Lots of students gave the correct answer to this: 1000 appears in the sequence $A_3$, and nowhere else. Let's have a look at why!

Andrea from Highgate School noticed that the numbers got very big very quickly, and so it wasn't too hard to write the sequences out:

$A_7 = 128, 384, 640, 896, 1152, \dots$

$A_8 = 256, 786, \dots$

$A_9 = 512, 1536, \dots$

$A_{10} = 1024, \dots$

and after this every sequence starts with a number bigger than 1000. So 1000 doesn't appear in $A_7$ or above. Then we can check all of the sequences $A_0, \dots, A_6$ individually, noticing that the common difference between successive terms in each sequence is constant: in $A_0$, you add 2 to get from one term to the next; in $A_1$, you add 4, etc.

Looking at common differences is a good idea. Sam and Robbie, again from Highgate School, also noted that these sequences had common differences. Robbie wrote:

Sequence $A_1$ goes up in 4s, but starts at 2. The closest it gets to 1000 is 998 or 1002, because 4 is a factor of 1000, so 1000 isn't in this sequence.

Sequence $A_2$ goes up in 8s, but starts at 4, and 8 is a factor of 1000, so 1000 isn't in this sequence either.

Sequence $A_3$ goes up in 16s, and starts at 8; but 16 goes into 1000 exactly 62.5 times, and 8 is half of 16, so 8 + 16$\times$62 = 1000. So 1000 is in this sequence.

Jacob from Highgate School did something slightly different:

In $A_2$, each number is 4 less than a multiple of 8, so if 1000 was in $A_2$, then 1004 would have to be divisible by 8, which it isn't.

In $A_3$, each number is 8 less than a multiple of 16; and 1008 is a multiple of 16, so 1000 is in $A_3$.

Was there another way to do it? Lucas from Elm Grove Primary School did it this way:

The $A_0$ sequence is every odd number times 1.

The $A_1$ sequence is every odd number times 2: 1$\times$2, 3$\times$2, etc.

$A_2$ is every odd number times 4: 1$\times$4, 3$\times$4, etc.

$A_3$ is every odd number times 8.

It carries on this way: every sequence is all the odd numbers times a certain 'multiplier'.

So if 1000 is in one of these sequences, it must be an odd number times one of these multipliers.

The multipliers are 1, 2, 4, 8, 16, and so on. So, for example, if 1000 was in $A_2$, we would be able to write it as 4 times an odd number.

We can write 1000 as 1$\times$1000, 2$\times$500, 4$\times$250, 8$\times$125, 16$\times$62.5, and so on.

1000, 500 and 250 aren't odd, and 62.5 is a decimal (and if we keep going we'll keep getting decimals).

But 8$\times$125 is of the right form: it's the multiplier for sequence $A_3$, times an odd number. So 1000 only appears in sequence $A_3$.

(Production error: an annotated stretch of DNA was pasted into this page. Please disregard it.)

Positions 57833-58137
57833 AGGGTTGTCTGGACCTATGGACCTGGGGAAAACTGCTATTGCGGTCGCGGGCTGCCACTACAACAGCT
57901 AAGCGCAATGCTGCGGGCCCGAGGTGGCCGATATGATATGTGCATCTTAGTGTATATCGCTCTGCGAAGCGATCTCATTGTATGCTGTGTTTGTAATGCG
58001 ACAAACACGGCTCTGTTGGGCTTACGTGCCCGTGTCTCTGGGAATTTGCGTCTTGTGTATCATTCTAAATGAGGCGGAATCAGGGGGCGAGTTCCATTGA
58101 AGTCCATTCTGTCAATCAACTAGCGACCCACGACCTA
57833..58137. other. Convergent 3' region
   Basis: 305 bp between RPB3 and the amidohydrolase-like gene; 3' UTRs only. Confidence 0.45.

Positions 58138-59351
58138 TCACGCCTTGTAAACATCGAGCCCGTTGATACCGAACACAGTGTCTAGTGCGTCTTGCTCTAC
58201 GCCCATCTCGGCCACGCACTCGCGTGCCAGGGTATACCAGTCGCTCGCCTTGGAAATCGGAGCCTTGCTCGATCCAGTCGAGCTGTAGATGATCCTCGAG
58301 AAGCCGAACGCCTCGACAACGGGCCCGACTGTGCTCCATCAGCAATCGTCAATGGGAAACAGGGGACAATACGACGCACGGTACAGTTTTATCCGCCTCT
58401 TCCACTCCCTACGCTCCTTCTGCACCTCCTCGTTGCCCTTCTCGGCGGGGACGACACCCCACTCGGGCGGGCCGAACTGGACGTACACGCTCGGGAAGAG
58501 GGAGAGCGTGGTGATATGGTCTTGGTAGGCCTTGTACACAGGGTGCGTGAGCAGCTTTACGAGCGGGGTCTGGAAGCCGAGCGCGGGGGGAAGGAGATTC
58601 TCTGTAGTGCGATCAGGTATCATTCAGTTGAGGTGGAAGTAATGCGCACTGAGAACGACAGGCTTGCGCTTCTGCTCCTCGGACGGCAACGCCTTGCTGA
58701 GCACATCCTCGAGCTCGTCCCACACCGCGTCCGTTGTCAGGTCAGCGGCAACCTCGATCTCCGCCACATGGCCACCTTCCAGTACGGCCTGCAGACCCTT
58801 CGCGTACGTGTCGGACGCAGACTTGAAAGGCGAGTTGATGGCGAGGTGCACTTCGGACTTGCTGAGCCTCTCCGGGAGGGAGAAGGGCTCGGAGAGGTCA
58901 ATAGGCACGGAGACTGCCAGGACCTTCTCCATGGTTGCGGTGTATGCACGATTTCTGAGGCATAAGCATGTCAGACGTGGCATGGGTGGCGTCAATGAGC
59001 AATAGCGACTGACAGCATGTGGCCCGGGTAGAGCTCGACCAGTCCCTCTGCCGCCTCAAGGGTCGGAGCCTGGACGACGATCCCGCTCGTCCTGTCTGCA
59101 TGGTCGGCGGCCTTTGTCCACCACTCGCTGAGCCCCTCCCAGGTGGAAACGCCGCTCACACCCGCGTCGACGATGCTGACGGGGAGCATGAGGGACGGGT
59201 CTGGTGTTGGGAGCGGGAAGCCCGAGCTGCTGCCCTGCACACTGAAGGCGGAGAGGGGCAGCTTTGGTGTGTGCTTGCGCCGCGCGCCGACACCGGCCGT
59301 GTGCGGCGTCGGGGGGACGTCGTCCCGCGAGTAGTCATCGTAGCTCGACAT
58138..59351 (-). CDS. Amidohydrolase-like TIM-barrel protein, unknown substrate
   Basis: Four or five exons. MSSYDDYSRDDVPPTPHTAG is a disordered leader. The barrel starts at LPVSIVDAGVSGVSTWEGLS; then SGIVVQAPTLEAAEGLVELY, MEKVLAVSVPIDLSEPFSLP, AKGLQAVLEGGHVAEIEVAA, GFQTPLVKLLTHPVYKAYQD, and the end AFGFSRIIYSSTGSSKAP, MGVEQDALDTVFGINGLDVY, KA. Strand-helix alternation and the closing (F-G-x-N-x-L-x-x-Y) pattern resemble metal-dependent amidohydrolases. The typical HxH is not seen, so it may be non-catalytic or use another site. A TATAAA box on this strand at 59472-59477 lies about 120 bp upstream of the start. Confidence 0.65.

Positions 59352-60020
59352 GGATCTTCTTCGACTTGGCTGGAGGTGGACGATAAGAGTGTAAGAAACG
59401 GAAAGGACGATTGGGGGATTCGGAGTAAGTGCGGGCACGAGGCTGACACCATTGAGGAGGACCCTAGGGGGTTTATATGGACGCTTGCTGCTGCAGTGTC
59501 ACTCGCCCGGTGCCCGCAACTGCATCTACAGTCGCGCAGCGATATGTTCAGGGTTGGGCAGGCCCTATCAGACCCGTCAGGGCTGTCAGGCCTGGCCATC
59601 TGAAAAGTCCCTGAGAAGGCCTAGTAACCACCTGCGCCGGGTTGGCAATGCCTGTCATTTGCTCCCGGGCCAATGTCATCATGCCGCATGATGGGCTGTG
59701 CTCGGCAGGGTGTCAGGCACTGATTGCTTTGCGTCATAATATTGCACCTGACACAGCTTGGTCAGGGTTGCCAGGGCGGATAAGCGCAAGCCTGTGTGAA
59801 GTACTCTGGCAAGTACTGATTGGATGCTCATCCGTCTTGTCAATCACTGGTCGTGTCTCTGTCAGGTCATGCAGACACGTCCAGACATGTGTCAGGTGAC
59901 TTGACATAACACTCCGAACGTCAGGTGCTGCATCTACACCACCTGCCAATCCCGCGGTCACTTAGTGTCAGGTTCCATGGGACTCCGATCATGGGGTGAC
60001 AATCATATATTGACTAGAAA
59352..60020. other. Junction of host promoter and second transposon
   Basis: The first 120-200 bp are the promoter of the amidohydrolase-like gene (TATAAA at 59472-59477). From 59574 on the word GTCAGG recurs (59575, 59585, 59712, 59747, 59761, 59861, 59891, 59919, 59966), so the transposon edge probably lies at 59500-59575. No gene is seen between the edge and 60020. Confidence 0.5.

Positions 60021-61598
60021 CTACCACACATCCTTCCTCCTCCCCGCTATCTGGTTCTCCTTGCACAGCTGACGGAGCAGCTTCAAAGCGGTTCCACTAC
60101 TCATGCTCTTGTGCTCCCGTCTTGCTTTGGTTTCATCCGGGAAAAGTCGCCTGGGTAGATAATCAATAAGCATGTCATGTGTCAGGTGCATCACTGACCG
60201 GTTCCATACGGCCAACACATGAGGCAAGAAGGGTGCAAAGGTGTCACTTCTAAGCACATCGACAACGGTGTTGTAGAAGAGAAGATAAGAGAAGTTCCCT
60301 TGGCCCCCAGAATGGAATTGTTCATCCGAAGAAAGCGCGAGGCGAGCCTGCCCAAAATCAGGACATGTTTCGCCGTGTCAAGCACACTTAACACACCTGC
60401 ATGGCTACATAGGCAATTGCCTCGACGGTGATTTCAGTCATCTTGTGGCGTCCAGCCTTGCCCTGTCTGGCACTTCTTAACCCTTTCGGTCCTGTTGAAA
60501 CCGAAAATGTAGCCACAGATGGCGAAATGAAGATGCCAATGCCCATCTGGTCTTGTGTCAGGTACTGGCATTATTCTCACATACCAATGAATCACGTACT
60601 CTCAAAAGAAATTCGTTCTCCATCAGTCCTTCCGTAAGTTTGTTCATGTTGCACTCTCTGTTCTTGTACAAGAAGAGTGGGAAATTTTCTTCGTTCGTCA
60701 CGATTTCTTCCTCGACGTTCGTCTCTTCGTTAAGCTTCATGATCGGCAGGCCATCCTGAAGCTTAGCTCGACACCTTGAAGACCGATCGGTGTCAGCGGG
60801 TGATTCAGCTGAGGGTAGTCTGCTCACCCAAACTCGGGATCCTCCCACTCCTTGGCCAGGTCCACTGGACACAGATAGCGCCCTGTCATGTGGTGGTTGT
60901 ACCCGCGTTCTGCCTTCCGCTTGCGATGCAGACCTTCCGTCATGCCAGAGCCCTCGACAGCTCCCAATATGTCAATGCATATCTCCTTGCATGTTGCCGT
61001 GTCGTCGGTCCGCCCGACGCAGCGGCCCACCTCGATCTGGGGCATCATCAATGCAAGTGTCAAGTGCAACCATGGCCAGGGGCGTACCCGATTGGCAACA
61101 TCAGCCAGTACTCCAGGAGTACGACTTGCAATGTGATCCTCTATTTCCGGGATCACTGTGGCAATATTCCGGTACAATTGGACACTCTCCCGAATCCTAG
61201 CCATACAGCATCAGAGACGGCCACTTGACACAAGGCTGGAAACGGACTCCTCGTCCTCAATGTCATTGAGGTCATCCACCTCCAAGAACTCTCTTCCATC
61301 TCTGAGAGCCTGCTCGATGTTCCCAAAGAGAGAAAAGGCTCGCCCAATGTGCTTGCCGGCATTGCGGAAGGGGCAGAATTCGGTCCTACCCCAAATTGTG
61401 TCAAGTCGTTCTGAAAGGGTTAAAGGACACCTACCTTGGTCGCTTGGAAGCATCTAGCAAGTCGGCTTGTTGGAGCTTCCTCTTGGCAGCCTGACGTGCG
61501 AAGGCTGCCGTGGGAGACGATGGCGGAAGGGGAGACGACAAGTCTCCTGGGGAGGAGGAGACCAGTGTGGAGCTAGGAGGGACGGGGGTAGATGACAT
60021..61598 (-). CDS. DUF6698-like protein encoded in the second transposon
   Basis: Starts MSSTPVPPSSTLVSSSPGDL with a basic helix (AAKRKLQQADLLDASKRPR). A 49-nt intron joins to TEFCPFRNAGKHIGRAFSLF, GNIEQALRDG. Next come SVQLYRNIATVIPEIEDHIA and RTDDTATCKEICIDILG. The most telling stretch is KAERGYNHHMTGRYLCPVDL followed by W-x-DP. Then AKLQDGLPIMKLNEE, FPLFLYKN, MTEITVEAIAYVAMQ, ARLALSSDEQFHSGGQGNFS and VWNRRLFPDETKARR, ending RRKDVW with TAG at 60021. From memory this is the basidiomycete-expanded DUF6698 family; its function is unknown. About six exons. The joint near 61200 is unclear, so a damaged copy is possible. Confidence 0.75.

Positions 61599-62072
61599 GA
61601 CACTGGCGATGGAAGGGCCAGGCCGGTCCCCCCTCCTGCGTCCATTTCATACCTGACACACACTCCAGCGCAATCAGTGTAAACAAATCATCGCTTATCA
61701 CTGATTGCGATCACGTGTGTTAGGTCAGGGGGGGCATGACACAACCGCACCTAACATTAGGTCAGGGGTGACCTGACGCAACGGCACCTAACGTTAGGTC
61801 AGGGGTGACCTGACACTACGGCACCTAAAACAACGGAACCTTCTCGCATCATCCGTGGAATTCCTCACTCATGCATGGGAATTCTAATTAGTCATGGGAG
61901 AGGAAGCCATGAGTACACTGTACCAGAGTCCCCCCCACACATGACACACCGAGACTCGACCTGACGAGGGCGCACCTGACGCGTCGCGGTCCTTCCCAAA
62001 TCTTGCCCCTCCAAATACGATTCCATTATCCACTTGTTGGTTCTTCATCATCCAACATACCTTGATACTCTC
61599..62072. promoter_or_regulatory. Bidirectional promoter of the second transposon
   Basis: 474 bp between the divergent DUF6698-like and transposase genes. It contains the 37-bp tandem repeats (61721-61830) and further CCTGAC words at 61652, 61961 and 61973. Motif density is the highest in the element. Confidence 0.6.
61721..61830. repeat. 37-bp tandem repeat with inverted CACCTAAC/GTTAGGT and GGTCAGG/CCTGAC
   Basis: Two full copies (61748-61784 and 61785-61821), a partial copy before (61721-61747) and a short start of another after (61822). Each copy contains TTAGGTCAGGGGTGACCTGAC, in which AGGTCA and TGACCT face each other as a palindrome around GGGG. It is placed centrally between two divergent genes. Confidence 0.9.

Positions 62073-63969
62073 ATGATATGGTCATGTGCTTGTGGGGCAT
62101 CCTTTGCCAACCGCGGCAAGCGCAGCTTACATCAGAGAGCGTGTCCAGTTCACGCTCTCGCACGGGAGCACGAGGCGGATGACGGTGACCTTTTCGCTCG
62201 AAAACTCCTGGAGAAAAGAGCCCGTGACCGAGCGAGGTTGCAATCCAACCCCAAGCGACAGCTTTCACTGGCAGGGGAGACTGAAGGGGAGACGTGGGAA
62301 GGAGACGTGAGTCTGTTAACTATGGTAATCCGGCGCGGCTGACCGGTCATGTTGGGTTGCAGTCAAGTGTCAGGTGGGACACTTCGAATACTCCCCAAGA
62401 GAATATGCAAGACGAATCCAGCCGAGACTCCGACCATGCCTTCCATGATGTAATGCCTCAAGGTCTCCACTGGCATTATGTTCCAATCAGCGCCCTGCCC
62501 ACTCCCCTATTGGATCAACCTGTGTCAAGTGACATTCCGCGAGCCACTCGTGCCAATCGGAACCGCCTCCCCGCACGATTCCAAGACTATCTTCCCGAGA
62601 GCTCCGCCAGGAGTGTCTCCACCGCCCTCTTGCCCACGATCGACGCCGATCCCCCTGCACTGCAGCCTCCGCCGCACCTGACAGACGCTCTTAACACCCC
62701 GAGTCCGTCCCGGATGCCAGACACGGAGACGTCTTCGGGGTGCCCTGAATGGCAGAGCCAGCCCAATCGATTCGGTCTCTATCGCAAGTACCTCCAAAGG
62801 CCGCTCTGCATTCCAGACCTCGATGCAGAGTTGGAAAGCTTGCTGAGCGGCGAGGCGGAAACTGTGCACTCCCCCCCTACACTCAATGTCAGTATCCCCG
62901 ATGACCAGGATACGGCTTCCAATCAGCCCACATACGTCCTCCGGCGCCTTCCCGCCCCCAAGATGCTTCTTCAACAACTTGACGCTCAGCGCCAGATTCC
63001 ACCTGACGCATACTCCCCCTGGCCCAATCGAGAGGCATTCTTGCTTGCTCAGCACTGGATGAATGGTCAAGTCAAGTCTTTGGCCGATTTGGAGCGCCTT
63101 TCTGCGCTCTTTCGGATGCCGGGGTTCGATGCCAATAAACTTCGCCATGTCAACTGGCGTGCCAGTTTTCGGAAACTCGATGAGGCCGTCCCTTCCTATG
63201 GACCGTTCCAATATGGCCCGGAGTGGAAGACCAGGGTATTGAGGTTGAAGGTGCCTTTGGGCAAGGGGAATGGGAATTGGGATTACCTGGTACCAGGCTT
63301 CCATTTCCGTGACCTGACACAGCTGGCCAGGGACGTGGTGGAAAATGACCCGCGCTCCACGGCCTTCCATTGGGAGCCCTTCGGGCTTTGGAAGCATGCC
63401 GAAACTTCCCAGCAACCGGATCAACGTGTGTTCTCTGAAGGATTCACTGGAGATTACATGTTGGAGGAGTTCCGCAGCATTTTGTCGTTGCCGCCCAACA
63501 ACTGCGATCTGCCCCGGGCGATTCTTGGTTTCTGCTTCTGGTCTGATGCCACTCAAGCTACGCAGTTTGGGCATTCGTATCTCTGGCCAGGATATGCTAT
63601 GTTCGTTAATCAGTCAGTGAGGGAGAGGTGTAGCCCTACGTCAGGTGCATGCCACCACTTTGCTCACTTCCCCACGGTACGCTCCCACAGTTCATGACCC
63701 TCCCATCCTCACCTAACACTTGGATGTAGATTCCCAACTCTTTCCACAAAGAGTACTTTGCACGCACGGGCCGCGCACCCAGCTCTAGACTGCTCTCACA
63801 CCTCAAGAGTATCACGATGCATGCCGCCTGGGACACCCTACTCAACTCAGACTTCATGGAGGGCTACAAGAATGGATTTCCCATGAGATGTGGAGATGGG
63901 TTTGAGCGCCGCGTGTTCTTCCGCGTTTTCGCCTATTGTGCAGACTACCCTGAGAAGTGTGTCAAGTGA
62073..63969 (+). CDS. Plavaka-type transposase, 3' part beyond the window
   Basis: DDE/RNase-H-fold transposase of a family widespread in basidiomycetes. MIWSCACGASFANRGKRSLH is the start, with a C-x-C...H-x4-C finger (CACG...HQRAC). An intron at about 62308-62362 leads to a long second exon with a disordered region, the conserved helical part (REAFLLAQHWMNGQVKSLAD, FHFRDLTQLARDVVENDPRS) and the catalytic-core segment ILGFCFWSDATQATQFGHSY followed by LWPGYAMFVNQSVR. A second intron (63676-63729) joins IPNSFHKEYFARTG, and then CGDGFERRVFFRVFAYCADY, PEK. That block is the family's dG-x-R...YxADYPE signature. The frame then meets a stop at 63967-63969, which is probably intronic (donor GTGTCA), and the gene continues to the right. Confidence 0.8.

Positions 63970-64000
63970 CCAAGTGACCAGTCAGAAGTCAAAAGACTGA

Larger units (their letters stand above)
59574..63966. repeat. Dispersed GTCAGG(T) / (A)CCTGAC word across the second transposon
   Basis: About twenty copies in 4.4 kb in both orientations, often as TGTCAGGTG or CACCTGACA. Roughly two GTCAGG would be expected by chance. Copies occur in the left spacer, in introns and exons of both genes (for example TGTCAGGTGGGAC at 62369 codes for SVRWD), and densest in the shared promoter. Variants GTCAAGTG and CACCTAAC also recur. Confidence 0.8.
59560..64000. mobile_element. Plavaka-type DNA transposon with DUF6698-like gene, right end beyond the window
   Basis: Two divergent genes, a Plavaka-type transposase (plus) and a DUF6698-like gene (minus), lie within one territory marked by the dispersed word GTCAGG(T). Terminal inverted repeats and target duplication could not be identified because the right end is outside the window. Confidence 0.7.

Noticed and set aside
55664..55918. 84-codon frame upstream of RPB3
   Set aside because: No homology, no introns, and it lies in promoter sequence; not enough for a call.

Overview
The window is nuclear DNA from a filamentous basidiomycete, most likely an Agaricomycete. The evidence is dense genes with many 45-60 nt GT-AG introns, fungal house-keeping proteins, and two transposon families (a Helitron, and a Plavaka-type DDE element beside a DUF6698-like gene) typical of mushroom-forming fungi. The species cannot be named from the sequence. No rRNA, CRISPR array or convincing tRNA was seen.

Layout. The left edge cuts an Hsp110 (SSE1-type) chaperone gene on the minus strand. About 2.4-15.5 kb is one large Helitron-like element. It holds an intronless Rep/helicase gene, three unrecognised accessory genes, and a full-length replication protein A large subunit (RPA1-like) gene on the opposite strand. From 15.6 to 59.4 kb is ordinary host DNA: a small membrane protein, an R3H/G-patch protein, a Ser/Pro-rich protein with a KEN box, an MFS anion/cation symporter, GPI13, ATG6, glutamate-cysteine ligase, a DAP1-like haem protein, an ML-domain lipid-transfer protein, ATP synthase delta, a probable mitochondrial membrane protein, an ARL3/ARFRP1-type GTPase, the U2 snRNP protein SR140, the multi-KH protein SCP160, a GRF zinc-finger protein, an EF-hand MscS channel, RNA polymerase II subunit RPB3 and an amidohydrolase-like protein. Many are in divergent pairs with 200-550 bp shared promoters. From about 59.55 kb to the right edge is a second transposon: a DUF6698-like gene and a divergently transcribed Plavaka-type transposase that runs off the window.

A good explanation! We also got lots of similar solutions from Connor from Forest Lake State School, Ben from High Storrs, Zoreb and Noor-ul-Ain from Westfield Middle School, Jacob from Highgate School, Holly, Harry and Simon from Beer C of E Primary, Joe from Colchester Royal Grammar School and an anonymous student from Cage Green Primary School. Well done!

Some students started by calculating the n-th terms of the sequences. Faisal, Florence, Kimen and Siobhan from Strand on the Green Junior School gave this fantastic explanation:

The n-th term in each sequence is:

$A_0$: 2n - 1

$A_1$: 4n - 2

$A_2$: 8n - 4

$A_3$: 16n - 8

$A_4$: 32n - 16 etc.

That is, the n-th term in each sequence is double the n-th term in the previous. So:

$A_0$: 1$\times$(2n - 1)

$A_1$: 2$\times$(2n - 1)

$A_2$: 4$\times$(2n - 1)

$A_3$: 8$\times$(2n - 1)

$A_4$: 16$\times$(2n - 1) etc.

This is like a sequence of sequences! We have the sequence 1, 2, 4, 8, 16, ... appearing. So we thought about how we could calculate its m-th term. We soon noticed that this sequence was exactly $2^0, 2^1, 2^2, 2^3, 2^4, \dots$. So:

$A_0: 2^0\times (2n - 1)$

$A_1: 2^1\times (2n - 1)$

$A_2: 2^2\times (2n - 1)$

$A_3: 2^3\times (2n - 1)$

$A_4: 2^4\times (2n - 1)$ etc.

So the n-th term of sequence $A_m$ must be $2^m\times (2n-1)$.

Now if $A_4$ contained 1000, that would mean that $16\times (2n-1) = 1000$ for some number n. But dividing 1000 by 16 gives a remainder, and 2n-1 is a whole number, so it can't be in $A_4$.

In fact, it can't be in $A_5$ either: we would need $32\times (2n-1) = 1000$, and if we can't divide 1000 by 16, then we can't divide it by 32 either!

So in fact it can't be in any sequence above $A_3$.

We also received similar excellent solutions from Andrea, Marjolaine, Misha, Shunya, Dmitris, Marcus and Alex from Highgate School, Krystof from Prague, and Aswaath from Garden School.

Holly, Harry and Simon also gave solutions to some of the later questions:

All the numbers from 1 to 63 can be found in some sequence, because you can always keep halving a number until it becomes odd (so is then in the first row). This means that any whole number can be found somewhere if you go on for long enough!

We do not think that a number can be repeated because each odd number only appears once. For example, for 44 to appear twice, 11 would have to appear twice, and it is only there once.

Aswaath also gave the same solutions to these questions, and listed the numbers from 1 to 63 and the sequences that they appeared in. It turned out that, out of the numbers between 1 and 63:

- 32 were in $A_0$
- 16 were in $A_1$
- 8 were in $A_2$
- 4 were in $A_3$
- 2 were in $A_4$
- and 1 was in $A_5$!

I wonder why...?

Aswaath also made the following comment:

The first sequence, $A_0$, will be the longest as it has all the positive odd numbers whereas the other sequences split up the positive evens between themselves.

Interesting! What do you think?